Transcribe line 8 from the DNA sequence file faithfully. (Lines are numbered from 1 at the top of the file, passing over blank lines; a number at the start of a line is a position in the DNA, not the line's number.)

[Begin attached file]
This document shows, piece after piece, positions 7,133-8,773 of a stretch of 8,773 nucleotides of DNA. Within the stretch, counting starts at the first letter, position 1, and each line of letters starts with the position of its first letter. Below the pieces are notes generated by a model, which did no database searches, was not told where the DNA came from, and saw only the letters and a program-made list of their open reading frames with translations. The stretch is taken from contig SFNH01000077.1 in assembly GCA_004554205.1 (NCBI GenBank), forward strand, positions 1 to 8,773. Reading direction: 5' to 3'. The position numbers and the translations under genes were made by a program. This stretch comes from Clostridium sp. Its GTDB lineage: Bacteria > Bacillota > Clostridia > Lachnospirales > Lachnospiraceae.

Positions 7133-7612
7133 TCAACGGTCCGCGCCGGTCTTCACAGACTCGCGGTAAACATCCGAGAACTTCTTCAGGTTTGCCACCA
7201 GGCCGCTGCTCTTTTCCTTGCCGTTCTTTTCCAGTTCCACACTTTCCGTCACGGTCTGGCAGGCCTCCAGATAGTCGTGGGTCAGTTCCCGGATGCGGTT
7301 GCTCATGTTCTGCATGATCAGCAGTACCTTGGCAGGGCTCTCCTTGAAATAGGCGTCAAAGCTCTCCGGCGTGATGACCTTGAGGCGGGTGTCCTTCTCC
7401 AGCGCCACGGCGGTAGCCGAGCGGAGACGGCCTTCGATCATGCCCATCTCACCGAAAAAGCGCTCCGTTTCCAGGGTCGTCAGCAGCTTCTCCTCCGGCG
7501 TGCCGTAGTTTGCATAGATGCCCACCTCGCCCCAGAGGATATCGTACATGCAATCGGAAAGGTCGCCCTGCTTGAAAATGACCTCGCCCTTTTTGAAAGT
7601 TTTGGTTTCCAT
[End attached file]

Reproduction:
7601 TTTGGTTTCCAT